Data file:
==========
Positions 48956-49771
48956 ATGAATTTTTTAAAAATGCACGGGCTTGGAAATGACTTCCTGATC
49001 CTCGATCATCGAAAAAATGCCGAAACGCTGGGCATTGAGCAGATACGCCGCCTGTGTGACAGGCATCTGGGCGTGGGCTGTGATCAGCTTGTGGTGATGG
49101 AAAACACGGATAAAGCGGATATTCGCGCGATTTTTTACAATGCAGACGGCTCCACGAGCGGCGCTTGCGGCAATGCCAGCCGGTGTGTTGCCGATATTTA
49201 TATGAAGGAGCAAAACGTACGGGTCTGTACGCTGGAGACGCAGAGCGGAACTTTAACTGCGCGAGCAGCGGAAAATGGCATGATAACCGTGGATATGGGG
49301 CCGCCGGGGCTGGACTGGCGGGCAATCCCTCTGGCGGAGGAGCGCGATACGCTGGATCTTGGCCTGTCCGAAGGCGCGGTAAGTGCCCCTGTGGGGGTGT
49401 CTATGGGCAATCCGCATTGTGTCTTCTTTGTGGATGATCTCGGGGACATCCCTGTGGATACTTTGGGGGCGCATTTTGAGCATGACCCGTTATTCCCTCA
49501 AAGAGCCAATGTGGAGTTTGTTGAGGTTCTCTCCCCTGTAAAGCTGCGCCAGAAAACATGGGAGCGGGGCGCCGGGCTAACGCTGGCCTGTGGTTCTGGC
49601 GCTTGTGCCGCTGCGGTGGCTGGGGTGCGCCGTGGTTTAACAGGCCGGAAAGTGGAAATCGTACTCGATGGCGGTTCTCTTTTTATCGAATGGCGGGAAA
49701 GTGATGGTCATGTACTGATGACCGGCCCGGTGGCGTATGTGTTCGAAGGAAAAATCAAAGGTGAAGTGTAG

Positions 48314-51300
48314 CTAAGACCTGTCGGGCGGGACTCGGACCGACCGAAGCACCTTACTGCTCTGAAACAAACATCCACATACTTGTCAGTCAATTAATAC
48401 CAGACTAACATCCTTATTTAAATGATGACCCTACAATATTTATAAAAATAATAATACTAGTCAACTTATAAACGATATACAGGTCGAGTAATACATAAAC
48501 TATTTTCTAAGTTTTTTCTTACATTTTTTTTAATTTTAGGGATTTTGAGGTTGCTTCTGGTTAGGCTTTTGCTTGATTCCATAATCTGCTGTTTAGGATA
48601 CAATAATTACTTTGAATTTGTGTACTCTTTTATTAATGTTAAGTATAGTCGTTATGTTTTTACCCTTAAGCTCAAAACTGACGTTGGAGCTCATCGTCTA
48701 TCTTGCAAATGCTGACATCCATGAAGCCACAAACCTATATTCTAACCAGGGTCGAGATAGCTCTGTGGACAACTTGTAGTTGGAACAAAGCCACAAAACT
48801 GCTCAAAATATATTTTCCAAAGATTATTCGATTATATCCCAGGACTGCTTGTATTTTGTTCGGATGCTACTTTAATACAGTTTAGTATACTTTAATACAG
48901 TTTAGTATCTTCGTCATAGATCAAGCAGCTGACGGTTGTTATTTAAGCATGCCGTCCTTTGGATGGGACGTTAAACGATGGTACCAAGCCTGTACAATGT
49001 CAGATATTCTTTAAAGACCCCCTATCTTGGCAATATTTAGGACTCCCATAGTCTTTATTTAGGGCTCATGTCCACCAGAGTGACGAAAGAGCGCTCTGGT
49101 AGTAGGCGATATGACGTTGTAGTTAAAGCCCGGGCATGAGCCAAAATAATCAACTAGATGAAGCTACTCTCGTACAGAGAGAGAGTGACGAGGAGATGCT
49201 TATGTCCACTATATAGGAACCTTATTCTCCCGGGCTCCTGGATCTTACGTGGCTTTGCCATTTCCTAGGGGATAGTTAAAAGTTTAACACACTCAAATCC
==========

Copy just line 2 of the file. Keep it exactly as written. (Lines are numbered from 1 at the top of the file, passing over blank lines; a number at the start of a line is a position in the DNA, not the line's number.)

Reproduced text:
48956 ATGAATTTTTTAAAAATGCACGGGCTTGGAAATGACTTCCTGATC